The guidelines from the WHO regarding task shifting delineate basic practice standards and ethical principles. However, there is no body or association that will regulate this task force. There is no clear delineated code of conduct. Ethical concerns of utilizing a non-specialist task force to deliver mental health care services have not been researched. Research literature on task shifting in mental health majorly focusses on examining their effectiveness, impact on access and uptake of services etc.
From the policy makers’ points of view, the cost effectiveness makes it lucrative. It would work best as a stopgap solution between the current situation and a better future, when there would be adequate resources—human and otherwise. That would have been a reasonable context to justify introduction of nonprofessionals into professional mental health care services. There follows then a need to simultaneously focus on training more specialists and enhance infrastructure. In such a situation then what would be the role of these community health volunteers and workers? Such a task force is quite prone to unfair employment practices and exploitation at the hands of the program managers. Such volunteers and workers are also not involved in decision making processes or planning of interventions. This would result in disempowering the foot soldiers battling the crisis and reducing the respect for them in the very community they are servicing. Lay health workers or volunteers would be the health system’s primary contact. Thus, they would be the resource most susceptible to professional carer burnouts. They would also be exposed to traumatic content, stigma, discrimination and human rights violations. Training for shorter periods of time may not equip these nonprofessionals to be able to effectively deal with emotionally charged conversations. Without continued supervision, their own mental health is in jeopardy. This would be a grave travesty of justice. Emphasis on essential care practices such as confidentiality, respect for autonomy, justice, beneficence and/or non-maleficence during training may be insufficient and may require extended periods of supervision. This may not always be possible in the resource strapped settings where task shifting was required in the first place. They also would be at a disadvantage relative to health care team members with regard to career progression in the health services field. Most such community workers also work in a volunteering fashion or are paid far lower than their professional peers. This would engender dissatisfaction and discontent and may even precipitate an exodus.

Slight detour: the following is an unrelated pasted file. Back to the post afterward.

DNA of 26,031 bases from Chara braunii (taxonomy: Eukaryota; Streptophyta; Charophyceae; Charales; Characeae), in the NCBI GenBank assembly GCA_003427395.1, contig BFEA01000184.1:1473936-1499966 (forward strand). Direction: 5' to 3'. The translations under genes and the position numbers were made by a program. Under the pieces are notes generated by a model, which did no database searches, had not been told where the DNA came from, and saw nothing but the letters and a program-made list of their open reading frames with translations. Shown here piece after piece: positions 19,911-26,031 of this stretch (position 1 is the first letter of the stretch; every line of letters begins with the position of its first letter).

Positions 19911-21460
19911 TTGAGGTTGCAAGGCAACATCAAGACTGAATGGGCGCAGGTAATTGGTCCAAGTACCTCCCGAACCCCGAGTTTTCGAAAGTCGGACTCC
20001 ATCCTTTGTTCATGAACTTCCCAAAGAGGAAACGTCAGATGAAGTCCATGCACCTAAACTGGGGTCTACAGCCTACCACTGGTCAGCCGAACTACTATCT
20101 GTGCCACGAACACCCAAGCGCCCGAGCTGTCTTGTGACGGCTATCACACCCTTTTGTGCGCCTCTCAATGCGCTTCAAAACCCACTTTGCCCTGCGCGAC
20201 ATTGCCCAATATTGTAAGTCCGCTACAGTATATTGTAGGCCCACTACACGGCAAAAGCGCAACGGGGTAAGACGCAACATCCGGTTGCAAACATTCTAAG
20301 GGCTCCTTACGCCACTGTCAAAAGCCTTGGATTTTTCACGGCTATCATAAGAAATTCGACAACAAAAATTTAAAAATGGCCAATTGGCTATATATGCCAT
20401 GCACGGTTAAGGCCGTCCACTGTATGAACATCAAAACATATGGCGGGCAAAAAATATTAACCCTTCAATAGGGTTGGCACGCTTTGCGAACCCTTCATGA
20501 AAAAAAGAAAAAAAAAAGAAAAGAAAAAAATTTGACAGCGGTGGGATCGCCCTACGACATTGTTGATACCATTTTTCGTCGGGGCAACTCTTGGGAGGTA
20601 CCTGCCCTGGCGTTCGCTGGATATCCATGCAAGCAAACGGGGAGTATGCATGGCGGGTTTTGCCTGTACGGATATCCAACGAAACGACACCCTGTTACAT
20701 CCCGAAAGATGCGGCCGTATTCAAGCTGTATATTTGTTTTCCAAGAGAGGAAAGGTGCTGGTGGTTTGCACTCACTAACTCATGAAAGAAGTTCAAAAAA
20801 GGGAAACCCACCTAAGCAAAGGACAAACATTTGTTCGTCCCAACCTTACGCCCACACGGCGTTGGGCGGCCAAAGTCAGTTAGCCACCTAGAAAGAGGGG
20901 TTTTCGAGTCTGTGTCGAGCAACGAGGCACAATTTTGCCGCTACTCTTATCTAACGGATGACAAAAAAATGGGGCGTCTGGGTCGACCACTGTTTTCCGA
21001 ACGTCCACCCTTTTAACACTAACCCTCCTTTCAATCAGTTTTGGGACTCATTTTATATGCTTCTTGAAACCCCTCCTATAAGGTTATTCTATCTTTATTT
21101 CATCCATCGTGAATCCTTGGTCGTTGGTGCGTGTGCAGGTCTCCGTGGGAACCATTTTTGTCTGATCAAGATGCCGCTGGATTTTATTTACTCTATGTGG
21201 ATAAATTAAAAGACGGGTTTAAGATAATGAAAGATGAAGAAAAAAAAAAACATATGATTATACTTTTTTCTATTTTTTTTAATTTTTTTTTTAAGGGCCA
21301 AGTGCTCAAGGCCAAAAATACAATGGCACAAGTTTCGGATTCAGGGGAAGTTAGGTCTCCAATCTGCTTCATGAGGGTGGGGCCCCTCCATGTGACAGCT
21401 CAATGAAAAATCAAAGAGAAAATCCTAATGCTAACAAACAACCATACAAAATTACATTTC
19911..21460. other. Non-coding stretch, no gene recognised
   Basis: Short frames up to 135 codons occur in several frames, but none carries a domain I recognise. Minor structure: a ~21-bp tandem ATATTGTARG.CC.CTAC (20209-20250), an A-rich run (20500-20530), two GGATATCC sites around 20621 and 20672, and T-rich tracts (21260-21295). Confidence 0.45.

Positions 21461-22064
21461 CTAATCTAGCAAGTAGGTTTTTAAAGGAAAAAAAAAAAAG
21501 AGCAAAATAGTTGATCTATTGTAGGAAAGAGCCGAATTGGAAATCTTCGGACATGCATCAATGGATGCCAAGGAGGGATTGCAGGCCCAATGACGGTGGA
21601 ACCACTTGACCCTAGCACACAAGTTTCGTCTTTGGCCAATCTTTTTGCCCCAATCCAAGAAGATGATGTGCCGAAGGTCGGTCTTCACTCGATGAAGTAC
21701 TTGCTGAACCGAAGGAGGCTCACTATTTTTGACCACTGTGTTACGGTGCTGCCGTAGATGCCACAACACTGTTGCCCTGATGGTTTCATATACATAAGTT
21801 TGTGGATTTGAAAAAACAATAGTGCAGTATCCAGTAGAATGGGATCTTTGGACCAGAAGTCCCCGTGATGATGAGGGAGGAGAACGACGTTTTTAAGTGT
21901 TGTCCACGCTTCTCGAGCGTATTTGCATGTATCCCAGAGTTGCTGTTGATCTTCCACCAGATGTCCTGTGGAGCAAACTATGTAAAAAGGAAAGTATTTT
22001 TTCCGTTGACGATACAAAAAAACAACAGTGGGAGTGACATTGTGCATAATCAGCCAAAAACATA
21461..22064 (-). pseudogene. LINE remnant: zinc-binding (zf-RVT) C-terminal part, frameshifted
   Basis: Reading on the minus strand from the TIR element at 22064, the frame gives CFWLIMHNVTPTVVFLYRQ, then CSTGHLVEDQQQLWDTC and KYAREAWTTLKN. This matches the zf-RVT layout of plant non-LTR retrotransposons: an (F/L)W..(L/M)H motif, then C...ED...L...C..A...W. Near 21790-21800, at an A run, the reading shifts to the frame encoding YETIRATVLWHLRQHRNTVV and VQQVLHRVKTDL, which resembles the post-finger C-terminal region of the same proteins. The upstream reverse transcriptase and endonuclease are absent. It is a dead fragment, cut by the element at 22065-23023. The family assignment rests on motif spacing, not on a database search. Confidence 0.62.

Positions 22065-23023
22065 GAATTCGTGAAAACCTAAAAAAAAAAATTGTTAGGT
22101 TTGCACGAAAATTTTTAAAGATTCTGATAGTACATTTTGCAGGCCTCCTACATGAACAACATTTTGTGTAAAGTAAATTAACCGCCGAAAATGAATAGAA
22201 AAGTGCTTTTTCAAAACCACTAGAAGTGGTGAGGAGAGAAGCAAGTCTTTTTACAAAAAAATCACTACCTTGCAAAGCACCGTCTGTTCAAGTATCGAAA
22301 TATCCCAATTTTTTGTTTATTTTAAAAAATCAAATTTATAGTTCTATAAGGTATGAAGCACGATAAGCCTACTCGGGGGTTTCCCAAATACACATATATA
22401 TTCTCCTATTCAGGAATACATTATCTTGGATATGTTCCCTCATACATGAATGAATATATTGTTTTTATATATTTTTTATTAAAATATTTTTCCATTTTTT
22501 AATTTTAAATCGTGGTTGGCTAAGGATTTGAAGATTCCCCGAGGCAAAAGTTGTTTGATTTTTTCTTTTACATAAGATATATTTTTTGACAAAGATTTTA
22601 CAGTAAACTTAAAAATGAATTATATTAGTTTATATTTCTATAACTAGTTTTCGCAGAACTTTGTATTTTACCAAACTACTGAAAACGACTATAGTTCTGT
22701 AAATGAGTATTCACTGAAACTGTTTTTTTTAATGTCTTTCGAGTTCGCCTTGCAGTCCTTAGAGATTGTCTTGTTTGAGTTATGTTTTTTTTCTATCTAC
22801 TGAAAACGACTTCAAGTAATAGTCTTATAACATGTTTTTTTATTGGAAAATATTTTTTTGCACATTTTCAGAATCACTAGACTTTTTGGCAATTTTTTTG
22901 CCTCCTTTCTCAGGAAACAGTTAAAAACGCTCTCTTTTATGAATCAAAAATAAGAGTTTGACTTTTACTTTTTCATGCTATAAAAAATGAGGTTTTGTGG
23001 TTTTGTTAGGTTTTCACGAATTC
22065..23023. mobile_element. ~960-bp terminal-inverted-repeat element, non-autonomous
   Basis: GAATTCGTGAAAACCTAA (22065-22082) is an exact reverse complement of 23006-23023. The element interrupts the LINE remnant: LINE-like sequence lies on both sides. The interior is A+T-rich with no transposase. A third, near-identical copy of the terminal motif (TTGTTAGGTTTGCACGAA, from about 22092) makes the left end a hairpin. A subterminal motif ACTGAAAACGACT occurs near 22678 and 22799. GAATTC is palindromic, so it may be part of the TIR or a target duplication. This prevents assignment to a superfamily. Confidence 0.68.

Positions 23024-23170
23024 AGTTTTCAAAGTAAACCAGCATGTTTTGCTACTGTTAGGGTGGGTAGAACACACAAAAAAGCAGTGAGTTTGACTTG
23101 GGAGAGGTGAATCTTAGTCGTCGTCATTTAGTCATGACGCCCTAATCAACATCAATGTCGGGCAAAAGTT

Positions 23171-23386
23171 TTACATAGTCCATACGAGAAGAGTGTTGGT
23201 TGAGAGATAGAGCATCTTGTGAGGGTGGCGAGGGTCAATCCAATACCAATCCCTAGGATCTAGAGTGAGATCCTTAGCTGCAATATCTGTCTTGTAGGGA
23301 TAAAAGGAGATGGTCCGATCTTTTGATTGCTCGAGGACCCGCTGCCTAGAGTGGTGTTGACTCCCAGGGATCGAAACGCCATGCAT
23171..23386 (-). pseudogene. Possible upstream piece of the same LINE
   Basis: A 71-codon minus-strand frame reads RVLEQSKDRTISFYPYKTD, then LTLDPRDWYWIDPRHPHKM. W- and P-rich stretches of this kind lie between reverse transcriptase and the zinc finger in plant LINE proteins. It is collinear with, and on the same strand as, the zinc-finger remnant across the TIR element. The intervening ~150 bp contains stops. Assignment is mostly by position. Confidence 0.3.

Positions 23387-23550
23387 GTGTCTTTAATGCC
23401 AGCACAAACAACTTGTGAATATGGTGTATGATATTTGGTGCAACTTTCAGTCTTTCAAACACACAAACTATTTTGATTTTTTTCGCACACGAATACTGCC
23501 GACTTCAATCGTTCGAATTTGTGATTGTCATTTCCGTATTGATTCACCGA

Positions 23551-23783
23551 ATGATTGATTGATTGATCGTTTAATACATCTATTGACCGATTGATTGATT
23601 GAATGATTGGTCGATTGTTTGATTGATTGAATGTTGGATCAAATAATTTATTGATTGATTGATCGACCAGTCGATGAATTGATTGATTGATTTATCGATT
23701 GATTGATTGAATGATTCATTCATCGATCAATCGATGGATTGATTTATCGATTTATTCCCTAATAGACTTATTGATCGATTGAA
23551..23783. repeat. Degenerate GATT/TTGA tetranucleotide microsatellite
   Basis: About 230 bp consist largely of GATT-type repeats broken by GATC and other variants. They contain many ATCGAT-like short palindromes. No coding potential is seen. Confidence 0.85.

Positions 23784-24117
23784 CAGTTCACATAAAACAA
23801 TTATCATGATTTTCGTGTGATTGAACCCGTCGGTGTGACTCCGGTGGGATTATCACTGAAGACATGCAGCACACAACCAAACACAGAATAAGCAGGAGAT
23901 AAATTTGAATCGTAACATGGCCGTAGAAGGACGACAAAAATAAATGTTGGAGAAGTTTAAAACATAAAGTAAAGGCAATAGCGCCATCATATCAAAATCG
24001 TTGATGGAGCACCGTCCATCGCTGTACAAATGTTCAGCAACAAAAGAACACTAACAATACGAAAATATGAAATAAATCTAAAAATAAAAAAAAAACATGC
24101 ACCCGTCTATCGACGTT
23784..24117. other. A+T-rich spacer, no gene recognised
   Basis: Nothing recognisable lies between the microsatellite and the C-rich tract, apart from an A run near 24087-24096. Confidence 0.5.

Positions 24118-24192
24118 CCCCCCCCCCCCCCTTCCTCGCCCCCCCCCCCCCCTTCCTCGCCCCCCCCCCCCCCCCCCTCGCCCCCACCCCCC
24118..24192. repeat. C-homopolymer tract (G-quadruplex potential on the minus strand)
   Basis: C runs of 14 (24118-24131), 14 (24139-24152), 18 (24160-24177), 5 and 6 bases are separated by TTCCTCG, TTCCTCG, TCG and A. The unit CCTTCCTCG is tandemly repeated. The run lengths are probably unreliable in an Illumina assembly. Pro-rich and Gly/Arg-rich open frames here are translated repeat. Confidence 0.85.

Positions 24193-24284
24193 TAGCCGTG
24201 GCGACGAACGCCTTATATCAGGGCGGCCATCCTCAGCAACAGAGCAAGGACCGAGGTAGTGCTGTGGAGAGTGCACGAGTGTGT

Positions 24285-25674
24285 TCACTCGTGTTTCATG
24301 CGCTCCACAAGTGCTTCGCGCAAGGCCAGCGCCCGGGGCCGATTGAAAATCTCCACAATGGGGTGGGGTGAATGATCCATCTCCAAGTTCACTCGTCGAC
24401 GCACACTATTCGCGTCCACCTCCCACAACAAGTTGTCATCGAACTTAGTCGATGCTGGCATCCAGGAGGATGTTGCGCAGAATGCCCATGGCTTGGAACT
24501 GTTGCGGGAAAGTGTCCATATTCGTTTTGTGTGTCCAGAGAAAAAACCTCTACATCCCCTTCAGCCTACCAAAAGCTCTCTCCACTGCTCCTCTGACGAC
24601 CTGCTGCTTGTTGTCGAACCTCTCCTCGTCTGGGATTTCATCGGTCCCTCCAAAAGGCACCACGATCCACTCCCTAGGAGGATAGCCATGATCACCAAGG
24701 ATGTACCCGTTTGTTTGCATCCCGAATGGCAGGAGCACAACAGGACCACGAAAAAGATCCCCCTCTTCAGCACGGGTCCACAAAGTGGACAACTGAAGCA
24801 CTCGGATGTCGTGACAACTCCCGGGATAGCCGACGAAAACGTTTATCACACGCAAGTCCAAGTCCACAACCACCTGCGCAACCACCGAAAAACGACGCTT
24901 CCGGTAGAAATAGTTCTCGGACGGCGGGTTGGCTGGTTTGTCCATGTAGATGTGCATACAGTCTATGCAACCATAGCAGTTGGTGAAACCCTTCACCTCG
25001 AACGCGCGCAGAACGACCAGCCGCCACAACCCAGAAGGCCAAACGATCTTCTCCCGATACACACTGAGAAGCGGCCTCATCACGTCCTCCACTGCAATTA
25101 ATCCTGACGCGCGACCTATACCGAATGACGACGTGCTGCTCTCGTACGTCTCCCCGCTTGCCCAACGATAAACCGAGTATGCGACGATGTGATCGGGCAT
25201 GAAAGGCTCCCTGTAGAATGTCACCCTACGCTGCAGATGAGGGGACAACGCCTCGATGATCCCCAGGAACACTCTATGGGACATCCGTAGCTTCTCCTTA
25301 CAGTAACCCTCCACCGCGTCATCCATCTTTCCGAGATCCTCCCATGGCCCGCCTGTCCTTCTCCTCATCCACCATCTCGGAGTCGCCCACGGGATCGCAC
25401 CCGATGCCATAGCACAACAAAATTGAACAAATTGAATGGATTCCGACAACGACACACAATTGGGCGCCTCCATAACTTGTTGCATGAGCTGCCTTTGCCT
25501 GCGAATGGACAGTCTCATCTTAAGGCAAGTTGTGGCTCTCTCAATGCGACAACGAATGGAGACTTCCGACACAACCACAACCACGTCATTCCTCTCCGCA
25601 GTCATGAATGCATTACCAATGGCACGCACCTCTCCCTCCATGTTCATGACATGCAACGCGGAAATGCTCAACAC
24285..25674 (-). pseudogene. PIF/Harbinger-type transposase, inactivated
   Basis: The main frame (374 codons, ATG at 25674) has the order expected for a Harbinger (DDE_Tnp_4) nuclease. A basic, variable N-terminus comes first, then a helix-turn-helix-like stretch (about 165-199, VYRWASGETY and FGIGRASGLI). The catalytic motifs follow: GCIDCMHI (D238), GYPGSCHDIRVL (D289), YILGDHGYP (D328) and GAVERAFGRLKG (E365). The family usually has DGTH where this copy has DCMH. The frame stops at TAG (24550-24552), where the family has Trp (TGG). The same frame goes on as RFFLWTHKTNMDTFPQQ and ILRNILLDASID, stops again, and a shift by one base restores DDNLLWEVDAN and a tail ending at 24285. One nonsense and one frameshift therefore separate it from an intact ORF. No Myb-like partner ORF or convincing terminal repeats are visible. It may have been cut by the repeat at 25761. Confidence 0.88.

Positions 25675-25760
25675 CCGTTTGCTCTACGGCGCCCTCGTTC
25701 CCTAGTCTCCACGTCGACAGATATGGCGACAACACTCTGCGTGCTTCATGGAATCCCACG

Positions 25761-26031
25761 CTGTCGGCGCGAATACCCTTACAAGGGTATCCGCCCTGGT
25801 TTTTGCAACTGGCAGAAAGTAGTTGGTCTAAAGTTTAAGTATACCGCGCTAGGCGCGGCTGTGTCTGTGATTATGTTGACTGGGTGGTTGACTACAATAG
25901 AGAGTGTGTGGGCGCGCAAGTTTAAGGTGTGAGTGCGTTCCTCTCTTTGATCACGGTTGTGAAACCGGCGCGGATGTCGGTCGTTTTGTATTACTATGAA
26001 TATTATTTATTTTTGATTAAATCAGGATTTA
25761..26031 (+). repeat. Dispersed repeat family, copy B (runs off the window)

Concerns with Training
The training manuals and intervention guides, though comprehensive and designed to only offer evidence-based care in the most simplified terms, still demands a lot of initiative from the trainers and instructors. These training sessions are best conducted in groups and self-reading of the training manuals or the intervention guide may not equip the prospective uninitiated volunteer. There may be a requirement for some extra reading material in their vernacular, that can sufficiently address their curiosity which should be curated by local experts and modified accordingly. Another facet of professional training is the supervised practice and learning by doing. Stipulating certain number of hours of observational training may not be adequate to imbibe interview and psychotherapeutic skills. These programs also do not stipulate minimum qualification ostensibly to attract larger number of volunteers and workers.
In group training, individuals may have different learning curves and grasping potentials. Trainers then would have to be mindful of these concerns as well, while undertaking sessions. Career progression opportunities are also needed to incentivize retention in the community health work.
Another concern is from the legal perspective on task shifting. Here is a cadre of nonprofessionals who have been tasked to provide some aspects of health care. In case of any adverse events arising in this context, how would liability be adjudged? Would it lie solely on the trainer/liaising organization? Would the principle of vicarious responsibility be applicable here? There is neither any research nor a consensus on this facet of task shifting. Regulatory agencies such as the RCI, MCI, INC do not permit nonprofessionals to provide such services. Being the regulatory body and a large body of professionals, their clout is something to be reckoned with. The RCI specifically warns regarding nonprofessionals practicing in the field of rehabilitation.